On Not Defining Haiku—a Response
I was somewhat taken with Cyril Childs’ article On Not Defining Haiku (#22) and his quotation of Hiroaki Sato which I shall repeat in part: Both in form and content, all you can say is that a haiku, be it composed in Japanese, English or any other language, is what the person who has written it presents as a haiku. Sato’s idea relates to cultural relativism, the sociological concept where another’s culture can be described but not criticised because it cannot be understood by anyone outside of that culture. In haiku terms, I cannot criticise your haiku, I can only describe it and you cannot criticise mine, you can only describe it and we all live in our separate haiku bubbles. Criticism is essential for the development of any art and to deny its possibility in haiku would be a fudge. It’s also the polar opposite of haiku as I see it: poetry is language and language is public not private. I see haiku as uniting and not separating, in the minimal way that it uses language. As much as I agree with Sato’s or Childs’ attempt to liberate haiku from the limits of a once and for all definition, it seems to me that if you name something as something then that is much the same as defining it. Just as the post-modern notion of there being no over-arching idea is an over-arching idea in itself. Following Childs’ lead, I looked up the word definition in my dictionary and the relevant part of the entry reads: the act of demarcating the extent of the boundaries of something and the quality of having clear, precise limits or form. Well, demarcating the boundaries of something isn’t necessarily a bad thing. A boundary might stop you going wide, but it doesn’t stop you going deep. It seems to me that the original HSA definition served the purpose of providing a starting point and that’s all it is, a definition is not the bottom line, but something to work with. As the Sufis say When the road comes to an end, a hidden path opens up.
Let’s revisit the definition for the sake of completeness as a couple of clarifications relating to Cyril Childs’ article are needed.
1. An unrhymed Japanese poem recording the essence of a moment keenly perceived, in which Nature is linked to human
nature. It usually consists of seventeen onji.
2. A foreign adaptation of 1, usually written in three lines totalling fewer than seventeen syllables.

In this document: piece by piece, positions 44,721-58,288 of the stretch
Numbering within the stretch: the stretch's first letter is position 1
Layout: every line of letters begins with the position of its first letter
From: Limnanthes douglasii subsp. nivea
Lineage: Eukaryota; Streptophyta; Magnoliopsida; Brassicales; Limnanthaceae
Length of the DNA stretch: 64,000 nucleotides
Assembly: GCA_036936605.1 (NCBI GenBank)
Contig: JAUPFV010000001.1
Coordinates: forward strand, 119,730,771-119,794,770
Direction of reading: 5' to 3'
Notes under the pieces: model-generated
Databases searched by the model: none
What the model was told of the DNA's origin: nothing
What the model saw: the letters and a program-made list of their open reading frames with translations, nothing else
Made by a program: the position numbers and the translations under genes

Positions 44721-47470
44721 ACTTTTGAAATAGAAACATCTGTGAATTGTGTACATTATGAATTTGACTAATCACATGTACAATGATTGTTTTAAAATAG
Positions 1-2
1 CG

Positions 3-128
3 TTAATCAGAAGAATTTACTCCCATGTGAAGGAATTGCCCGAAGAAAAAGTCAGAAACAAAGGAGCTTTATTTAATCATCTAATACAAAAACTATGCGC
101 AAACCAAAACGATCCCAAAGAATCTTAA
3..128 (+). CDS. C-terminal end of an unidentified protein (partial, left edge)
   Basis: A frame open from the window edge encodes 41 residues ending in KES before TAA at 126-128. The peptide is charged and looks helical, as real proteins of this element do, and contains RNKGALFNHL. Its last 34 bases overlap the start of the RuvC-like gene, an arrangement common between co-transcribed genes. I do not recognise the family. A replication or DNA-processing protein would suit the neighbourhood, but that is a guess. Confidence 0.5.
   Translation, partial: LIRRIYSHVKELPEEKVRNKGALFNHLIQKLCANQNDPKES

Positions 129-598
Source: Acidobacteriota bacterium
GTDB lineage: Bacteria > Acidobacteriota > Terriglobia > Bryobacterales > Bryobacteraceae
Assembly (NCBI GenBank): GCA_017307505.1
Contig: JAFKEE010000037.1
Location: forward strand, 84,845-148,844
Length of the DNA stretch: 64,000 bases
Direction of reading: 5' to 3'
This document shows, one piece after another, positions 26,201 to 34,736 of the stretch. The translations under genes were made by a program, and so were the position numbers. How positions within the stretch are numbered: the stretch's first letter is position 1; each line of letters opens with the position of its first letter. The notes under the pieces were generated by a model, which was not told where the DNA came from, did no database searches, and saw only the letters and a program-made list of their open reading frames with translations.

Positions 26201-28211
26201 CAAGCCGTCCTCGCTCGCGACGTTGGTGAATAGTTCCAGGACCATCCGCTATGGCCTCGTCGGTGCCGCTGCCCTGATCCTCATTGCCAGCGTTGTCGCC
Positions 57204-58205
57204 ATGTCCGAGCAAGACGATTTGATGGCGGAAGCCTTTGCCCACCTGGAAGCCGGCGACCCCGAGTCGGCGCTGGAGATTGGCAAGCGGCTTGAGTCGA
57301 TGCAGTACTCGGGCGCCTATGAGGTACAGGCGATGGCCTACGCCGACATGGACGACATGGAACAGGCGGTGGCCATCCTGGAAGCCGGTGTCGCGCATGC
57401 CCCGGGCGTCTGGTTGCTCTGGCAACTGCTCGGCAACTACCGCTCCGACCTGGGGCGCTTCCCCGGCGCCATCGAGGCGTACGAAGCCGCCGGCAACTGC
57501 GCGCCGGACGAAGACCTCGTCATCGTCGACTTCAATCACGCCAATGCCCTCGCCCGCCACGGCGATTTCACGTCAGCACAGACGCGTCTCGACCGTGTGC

We’ve moved from counting syllables and technical arguments about onji so let’s consider the link between nature and human nature. I think it’stime to let this thirty-year old definition off the hook, which was intended as only a dictionary definition in any case. Haiku was perceived at that time and often still is (as a browse through any haiku magazine will show) as being a connecting or a re-connecting with nature. Few people would disagree that human beings have in many ways become disconnected from nature. At the same time, haiku have moved on from being poems solely set in Nature and the way that nature is featured has become subtler. Many haiku are now written with human affairs in the foreground, a territory previously considered as being the sole remit of senryu.
Regarding haiku as an unrhymed poem, the HSA definition refers to the Japanese poem and as far as I can tell there’sno explicit intention to exclude rhyme in English-language haiku. Yet a reading of Kenneth Yasuda’s otherwise fine book, The Japanese Haiku, Its Essential Nature and History first published in 1957, in which all the examples rhyme in strict 5/7/5 format soon reveals the sheer monotony and sentimentality of reading rhyming haiku. Just one example serves to prove the point: “A little village here / Is sleeping, lulled by crickets / Chirping sweet and clear”. I could have chosen any haiku at random from Yasuda’s book as the use of rhyme ensures that they all share the same sentimental mood. It seems highly unlikely that a haiku like that would get published these days. Rhyme is a problem in haiku, which is probably why it occurs so rarely and why I imagine most haiku writers would choose the alternative word to avoid it.
I think that what it comes down to, at least in the West, is the way each individual uses haiku. The indications are that the way in which haiku is used runs right across the spectrum from the trivial and the pastiche to those who seek to use haiku as a vehicle for a deep contact with life. Unlike the Japanese we have no long cultural tradition to guide us. Again, unlike in Japan, where most haiku writers seem to belong to hierarchical groups we are on our own with it most of the time and have no authority to turn to. The question is what do we want from it? What informs our approach to haiku? What are the core values? How relevant are the Japanese origins of haiku to the Western writers of today? Do haiku writers consider these kinds of questions or is haiku just another kind of poem that they write? Most of the people I know who are involved in haiku take it very seriously. I know I do. Consequently, I would be very interested to hear more about the various haiku philosophies that people have developed for themselves. What are the most influential books that they have read? It would be very interesting to read some descriptive definitions of haiku as well as arguments against working with a definition and know more about what people are doing with haiku, what the attraction is and how they got there? As for what a definition of haiku might be, I’m reminded of Bill Clinton’s response when being cross-questioned over whether or not he’d had sexual relations with Monica Lewinsky: It depends on what your definition of is, is.
Brian Tasker, published in Presence 23